Microsoft has, for the first time, given businesses that plan to roll out its forthcoming Windows Vista operating system a firm idea of the type of PC hardware they should choose.
The software maker on May 18 released minimum PC hardware guidelines for Vista Capable PCs. The guidelines, expected to be a hot topic at Microsofts WinHEC conference beginning May 22, call for an 800MHz processor, 512MB of RAM and a DirectX 9.0-capable graphics chip in order to simply run the operating system.
However, to take advantage of all Vistas features, including its Aero three-dimensional user interface, Microsoft requires that PCs meet its Vista Premium Ready PC spec. The spec calls for a 1GHz processor, 1GB of RAM and 128MB of dedicated graphics memory, along with a fairly recent graphics processor.
Even though businesses arent likely to upgrade to Vista immediately—most senior IT managers report plans to wait at least a year before rolling it out—having minimum hardware specifications in hand will help IT managers plan their PC purchases for at least the next 18 months.
Many IT managers are likely to begin ordering PCs that have extra memory, or even discrete graphics cards in some cases, to ensure the ability to upgrade to Vista, if they choose. “Companies are going to take a wait-and-see attitude and see what the value [of Vista] is,” said Tom Miller, senior director of IT at FoxHollow Technologies in Redwood City, Calif.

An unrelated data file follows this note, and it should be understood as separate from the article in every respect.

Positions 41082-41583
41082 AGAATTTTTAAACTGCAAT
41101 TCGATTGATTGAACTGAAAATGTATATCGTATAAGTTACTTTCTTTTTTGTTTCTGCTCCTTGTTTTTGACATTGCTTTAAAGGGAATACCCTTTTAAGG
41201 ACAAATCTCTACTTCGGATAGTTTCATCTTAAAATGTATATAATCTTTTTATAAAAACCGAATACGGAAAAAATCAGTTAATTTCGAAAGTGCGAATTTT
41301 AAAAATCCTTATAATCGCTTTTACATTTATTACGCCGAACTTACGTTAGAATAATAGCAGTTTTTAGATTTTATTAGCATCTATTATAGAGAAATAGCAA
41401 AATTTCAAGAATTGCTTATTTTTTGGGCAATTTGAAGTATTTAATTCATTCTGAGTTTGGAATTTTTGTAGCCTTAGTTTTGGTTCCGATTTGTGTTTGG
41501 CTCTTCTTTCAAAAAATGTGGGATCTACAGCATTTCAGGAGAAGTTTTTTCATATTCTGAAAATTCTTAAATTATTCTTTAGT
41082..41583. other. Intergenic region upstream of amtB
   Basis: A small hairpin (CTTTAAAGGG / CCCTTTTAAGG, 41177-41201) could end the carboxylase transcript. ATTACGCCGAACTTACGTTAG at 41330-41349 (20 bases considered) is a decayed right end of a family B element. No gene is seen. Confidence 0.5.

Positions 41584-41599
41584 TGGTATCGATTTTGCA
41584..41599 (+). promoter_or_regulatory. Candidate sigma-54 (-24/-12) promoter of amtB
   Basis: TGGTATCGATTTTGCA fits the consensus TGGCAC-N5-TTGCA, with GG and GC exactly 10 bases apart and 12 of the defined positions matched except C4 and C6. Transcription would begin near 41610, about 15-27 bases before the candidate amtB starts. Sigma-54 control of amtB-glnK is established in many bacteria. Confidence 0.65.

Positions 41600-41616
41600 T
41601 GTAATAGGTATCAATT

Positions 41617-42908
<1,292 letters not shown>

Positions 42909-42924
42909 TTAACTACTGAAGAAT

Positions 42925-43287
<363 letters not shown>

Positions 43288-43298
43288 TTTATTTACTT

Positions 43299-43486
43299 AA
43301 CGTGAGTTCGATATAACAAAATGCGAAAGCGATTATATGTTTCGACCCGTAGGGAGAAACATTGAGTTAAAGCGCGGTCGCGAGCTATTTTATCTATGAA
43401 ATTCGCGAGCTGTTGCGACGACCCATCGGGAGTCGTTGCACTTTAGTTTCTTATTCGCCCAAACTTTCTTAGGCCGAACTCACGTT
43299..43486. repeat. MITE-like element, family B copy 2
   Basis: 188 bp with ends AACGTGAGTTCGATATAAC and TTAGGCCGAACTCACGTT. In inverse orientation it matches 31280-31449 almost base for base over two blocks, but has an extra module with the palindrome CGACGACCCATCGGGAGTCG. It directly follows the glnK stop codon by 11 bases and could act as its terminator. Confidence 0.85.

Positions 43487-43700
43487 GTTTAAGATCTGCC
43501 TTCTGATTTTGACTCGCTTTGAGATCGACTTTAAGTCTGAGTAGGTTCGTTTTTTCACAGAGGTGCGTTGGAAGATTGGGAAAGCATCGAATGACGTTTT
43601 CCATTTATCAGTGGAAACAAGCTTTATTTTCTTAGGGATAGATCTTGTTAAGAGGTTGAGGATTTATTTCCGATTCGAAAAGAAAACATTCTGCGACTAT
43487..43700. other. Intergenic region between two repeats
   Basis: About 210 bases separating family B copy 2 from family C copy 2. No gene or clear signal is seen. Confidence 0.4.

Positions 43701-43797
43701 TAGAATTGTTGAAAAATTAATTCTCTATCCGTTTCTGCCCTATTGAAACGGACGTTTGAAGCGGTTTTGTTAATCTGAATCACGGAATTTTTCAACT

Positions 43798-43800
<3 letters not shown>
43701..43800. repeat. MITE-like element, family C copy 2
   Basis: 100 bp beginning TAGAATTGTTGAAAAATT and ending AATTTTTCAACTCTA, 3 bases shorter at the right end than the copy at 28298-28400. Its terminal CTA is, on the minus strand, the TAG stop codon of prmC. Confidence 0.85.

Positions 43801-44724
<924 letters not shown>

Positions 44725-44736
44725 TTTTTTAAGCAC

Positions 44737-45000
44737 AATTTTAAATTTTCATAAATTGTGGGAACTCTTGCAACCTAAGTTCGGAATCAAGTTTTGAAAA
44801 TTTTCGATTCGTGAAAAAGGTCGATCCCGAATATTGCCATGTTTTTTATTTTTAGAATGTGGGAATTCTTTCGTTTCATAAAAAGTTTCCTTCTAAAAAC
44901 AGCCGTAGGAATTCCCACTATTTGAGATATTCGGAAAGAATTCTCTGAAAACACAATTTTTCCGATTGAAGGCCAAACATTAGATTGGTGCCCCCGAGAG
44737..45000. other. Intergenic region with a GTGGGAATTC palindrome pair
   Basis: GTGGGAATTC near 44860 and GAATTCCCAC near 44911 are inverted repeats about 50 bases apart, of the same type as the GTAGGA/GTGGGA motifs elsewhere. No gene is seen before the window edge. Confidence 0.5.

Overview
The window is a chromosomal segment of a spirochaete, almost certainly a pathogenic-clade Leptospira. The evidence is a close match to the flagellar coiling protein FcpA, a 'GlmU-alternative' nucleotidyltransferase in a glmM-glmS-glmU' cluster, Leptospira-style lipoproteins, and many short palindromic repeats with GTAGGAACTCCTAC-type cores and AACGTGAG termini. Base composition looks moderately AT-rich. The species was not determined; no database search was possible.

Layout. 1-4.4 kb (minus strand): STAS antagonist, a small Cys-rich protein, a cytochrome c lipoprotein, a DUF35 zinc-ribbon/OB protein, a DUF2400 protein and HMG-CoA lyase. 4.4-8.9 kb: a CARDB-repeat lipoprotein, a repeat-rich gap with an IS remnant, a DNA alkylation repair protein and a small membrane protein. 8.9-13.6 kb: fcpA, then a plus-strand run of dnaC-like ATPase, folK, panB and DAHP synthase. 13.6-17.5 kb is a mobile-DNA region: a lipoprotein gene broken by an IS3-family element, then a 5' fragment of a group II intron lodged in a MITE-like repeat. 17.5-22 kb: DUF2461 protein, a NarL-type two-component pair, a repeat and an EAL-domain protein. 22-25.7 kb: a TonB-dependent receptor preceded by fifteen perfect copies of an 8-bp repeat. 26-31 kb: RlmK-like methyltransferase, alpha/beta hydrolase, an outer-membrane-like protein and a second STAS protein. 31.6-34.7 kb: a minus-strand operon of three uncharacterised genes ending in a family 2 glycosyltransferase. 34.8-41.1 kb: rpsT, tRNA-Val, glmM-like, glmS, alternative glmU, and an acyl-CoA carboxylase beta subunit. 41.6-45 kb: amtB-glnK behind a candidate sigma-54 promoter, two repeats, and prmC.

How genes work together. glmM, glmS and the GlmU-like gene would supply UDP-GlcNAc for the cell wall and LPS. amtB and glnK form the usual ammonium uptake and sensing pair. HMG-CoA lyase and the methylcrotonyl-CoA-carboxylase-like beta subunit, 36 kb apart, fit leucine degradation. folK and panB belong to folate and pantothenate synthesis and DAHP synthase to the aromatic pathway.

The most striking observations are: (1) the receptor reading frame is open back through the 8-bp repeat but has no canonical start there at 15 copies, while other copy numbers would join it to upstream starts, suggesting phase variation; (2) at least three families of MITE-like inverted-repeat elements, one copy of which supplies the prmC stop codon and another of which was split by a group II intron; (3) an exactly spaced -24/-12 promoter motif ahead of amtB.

Miller said he plans to test Vista thoroughly, verifying both the operating systems hardware needs and its potential impact on business user productivity, before making the jump.
Ever concerned about things such as improving data security and user productivity, Miller said hes considering more potent PC hardware, but not to gain the three-dimensional effects of Vistas Aero UI. “For the average daily user whos still probably going to be using a legacy Office suite … does [Aero] really matter? I would say no,” Miller said.
Analysts say Miller wont be alone. “For corporate, [whether or not to run Aero] is a bit of an issue, be-cause Aero in some ways could become an inhibitor” if it slows down a PC, said Roger Kay, president of Endpoint Technologies Associates in Wayland, Mass.
One PC industry executive who requested anonymity said he believes that PCs configured to meet the Vista Premium Ready minimum requirements will serve the needs of most business users, even if the machines use so-called integrated graphics processors.
Building the Vista PC
Microsoft has issued two sets of hardware guidelines for PCs running its Vista operating system
(PCs that can simply run Vista):
* 800MHz processor
* 512MB of RAM
* DirectX 9-capable graphics processor
Vista Premium Ready (PCs for all Vista features):
* 1GHz processor; 1GB of RAM
* 128MB of video memory
* DirectX 9-capable graphics processor that supports WDDM (Windows Display Driver Model) as well as features including Pixel Shader 2.0 and a color depth of 32 bits per pixel